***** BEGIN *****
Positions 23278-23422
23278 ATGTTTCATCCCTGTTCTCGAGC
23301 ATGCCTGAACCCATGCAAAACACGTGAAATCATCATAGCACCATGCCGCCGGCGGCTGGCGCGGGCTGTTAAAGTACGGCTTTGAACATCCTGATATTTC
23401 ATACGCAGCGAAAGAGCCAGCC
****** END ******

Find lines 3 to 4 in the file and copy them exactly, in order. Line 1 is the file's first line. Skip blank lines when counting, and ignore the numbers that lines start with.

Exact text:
23301 ATGCCTGAACCCATGCAAAACACGTGAAATCATCATAGCACCATGCCGCCGGCGGCTGGCGCGGGCTGTTAAAGTACGGCTTTGAACATCCTGATATTTC
23401 ATACGCAGCGAAAGAGCCAGCC